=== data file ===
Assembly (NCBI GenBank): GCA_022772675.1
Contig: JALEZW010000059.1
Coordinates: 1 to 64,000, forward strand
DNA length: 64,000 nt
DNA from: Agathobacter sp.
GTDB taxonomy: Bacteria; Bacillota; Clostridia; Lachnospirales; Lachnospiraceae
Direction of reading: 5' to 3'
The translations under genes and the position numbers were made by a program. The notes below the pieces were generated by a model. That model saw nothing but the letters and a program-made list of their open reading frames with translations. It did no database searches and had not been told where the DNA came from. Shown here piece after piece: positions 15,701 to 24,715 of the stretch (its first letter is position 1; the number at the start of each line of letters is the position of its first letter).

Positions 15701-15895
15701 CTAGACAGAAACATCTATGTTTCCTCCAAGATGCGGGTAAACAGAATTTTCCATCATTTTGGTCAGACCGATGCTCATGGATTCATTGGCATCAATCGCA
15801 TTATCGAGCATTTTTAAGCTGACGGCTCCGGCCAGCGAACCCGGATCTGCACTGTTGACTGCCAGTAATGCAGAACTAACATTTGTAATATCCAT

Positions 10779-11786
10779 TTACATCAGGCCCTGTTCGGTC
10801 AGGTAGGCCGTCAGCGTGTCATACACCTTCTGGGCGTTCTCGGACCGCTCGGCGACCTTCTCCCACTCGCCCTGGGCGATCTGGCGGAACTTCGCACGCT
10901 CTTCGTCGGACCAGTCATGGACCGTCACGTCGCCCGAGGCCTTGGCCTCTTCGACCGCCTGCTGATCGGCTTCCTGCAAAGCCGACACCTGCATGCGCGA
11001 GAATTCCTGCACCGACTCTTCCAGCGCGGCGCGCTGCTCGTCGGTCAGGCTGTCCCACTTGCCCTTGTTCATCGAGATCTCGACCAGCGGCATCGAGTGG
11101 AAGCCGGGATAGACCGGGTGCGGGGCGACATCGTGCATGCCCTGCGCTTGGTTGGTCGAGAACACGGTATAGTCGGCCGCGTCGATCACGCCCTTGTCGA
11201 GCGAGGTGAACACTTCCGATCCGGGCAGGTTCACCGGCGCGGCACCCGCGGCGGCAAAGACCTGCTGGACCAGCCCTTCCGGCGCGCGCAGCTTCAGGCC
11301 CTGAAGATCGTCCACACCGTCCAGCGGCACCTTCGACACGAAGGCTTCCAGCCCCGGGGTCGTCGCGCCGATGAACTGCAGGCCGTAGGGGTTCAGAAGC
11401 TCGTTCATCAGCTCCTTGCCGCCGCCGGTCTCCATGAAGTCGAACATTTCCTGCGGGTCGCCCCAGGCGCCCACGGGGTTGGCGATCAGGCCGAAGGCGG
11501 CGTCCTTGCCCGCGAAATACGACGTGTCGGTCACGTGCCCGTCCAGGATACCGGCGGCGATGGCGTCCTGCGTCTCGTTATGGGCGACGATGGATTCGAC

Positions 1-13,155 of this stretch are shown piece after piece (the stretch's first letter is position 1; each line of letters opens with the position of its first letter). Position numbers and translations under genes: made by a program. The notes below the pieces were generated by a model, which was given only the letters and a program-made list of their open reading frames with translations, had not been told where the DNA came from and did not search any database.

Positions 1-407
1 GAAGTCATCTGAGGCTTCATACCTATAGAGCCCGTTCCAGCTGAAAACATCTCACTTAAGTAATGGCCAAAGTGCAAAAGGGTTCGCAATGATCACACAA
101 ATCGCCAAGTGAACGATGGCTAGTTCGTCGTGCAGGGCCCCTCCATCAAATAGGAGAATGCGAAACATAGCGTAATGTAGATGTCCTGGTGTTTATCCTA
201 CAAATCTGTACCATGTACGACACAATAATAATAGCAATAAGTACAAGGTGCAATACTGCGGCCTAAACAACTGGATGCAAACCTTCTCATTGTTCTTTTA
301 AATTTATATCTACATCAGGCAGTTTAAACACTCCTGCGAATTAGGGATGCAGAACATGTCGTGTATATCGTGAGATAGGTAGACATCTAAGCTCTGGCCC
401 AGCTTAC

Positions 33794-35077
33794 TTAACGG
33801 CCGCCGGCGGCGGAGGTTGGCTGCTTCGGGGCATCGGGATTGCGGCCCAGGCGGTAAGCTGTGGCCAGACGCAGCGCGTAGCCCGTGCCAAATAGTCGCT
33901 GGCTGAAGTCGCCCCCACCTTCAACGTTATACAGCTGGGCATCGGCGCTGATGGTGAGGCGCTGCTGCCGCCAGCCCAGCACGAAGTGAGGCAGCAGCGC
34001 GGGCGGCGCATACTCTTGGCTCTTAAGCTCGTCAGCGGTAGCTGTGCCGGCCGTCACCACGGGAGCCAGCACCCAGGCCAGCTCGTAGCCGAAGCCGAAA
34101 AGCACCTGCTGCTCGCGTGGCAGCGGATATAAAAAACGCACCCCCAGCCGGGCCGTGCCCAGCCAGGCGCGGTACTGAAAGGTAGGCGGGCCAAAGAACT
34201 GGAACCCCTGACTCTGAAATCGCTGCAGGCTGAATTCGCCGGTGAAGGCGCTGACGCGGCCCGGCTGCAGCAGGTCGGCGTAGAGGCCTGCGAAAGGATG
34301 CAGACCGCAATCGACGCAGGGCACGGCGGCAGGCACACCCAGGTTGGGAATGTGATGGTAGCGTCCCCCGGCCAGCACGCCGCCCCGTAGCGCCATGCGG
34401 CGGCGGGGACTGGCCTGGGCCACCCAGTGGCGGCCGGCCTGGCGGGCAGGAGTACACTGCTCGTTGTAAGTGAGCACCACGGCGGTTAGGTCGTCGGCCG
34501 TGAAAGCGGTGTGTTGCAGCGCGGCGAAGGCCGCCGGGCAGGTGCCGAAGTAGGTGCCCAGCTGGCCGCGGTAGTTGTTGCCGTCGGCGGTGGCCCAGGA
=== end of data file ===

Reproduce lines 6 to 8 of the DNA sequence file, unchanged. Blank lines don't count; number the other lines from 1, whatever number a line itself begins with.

GTDB taxonomy: Bacteria; Bacillota; Clostridia; Lachnospirales; Lachnospiraceae
Direction of reading: 5' to 3'
The translations under genes and the position numbers were made by a program. The notes below the pieces were generated by a model. That model saw nothing but the letters and a program-made list of their open reading frames with translations. It did no database searches and had not been told where the DNA came from. Shown here piece after piece: positions 15,701 to 24,715 of the stretch (its first letter is position 1; the number at the start of each line of letters is the position of its first letter).